Cage. Caged. Cage warriors, cage writer. All terms appear frequently in mixed martial arts. A news story – away from the sports spill will often refer to cage fighter this, or cage fighter that. Semantics? Yes and no.
“I never use it,” Wright explained in an exclusive interview with The Telegraph. “I not only think it’s imperative for the long term strength and maturity of our sport, the term ‘cage’ could be eradicated from our vernacular.”
Wright, who before coming to the UFC three years ago was Executive Director of the Canadian Football League, explained:
“The word doesn't allow consideration for the strengths that the sport provides: Which is incredible athleticism; amazing competition; a fair level playing field and two athletes demonstrating their abilities to show who’s the more superior mixed martial artist.”
Wright, 60, controls a burgeoning market in Canada, where Georges St-Pierre, the UFC’s welterweight champion is a national hero, and where UFC events sit comfortably alongside ice hockey and other mainstream sports with the same vim and force.
But the ‘cage’ issue first reared its head in Australia, one of his going concerns. And is still ongoing. Again, it is for entirely different reasons. Politicians there believe that the ‘cage’ sends out the wrong signal, and that MMA fighters should be using a ring.
Against the advice of their own sports commission, the Government’s of Western Australia and Victoria want to force MMA regulations so that there is solely the use of boxing rings.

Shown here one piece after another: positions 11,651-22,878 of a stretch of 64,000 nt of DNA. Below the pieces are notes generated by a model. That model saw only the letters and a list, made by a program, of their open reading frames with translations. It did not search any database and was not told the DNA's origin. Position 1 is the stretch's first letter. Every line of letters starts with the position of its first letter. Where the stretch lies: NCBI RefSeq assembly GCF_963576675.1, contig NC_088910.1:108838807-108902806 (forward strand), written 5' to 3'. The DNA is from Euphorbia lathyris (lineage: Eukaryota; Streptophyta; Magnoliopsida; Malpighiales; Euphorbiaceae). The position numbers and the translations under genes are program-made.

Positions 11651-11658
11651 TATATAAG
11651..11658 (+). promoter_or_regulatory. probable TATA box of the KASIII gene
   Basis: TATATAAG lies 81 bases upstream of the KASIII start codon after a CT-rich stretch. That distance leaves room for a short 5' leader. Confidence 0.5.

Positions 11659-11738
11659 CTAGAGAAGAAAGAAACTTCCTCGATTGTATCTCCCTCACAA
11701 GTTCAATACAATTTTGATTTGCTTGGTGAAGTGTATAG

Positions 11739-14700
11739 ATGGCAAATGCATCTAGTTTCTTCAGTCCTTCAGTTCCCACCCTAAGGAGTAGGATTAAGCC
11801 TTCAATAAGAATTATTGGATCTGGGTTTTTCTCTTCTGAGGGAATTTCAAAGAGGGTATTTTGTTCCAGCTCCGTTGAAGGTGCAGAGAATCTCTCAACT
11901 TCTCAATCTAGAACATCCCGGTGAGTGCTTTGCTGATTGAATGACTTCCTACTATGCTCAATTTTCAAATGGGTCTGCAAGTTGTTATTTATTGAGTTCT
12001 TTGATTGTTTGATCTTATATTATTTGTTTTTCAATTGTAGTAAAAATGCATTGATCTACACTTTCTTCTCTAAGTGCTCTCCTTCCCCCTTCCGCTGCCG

Politicians claim the ‘cage’ is seen as creating the wrong impression. In fact, it is just the word, semantically, which is doing exactly that.
Anyone versed in MMA at any level knows the netting is there for safety, just as the shape – circular not a square – assists the martial arts outside striking.
“I’ve heard the Premier of WA on radio saying ‘Listen, I just don't like what it looks like, I don't like the image’.” They would not attend an event when invited.
“No, they never do that stuff,” said Wright. “It took us forever to even get a meeting with the minister of sport.
“The crazy thing about not only in Victoria but also in Western Australia is that the commission, the paid bureaucrats that are actually brought in as experts to work with whatever Government is in play. They’ve recommended them to use the Octagon.”
But a pioneering zeal is still required, insists Wright. “We’ve got myths to dispel and perspective to inform and facts to come forward with, because so many people don’t take the time to actually learn the facts and they react emotionally, subjectively and they don’t take their time."
"MMA is sanctioned and legal in Western Australia and Victoria. But its only permitted in a boxing ring, not permitted in a combat enclosure. It's incredibly short sighted: it puts the athletes' safety at risk, the officials' safety at risk, the fans' safety at risk," said Wright.
There is high farce here, too. “But you know what they don’t like?
They don’t like the image. But they called it cage -fighting I'd never heard it being called that. Georges St Pierre is a mixed martial arts artist and he competes in an Octagon. That’s the challenge."
"Muhammad Ali was not a ring fighter, he was a boxer, and he competed in a ring."
"That kind of 'cage' or 'cagefighter' nomenclature is never going to help perception, so we need to change it." Wright had a look in his eye like a man on a mission.
A mission to change to perception. And that is why, as the sport progresses, so the door on the word ‘cage’ may eventually be slammed shut forever. http://www.telegraph.co.uk/sport/othersports/ufc/10119832/Cage-needs-to-disappear-from-mixed-martial-arts-says-UFC-head-Tom-Wright.html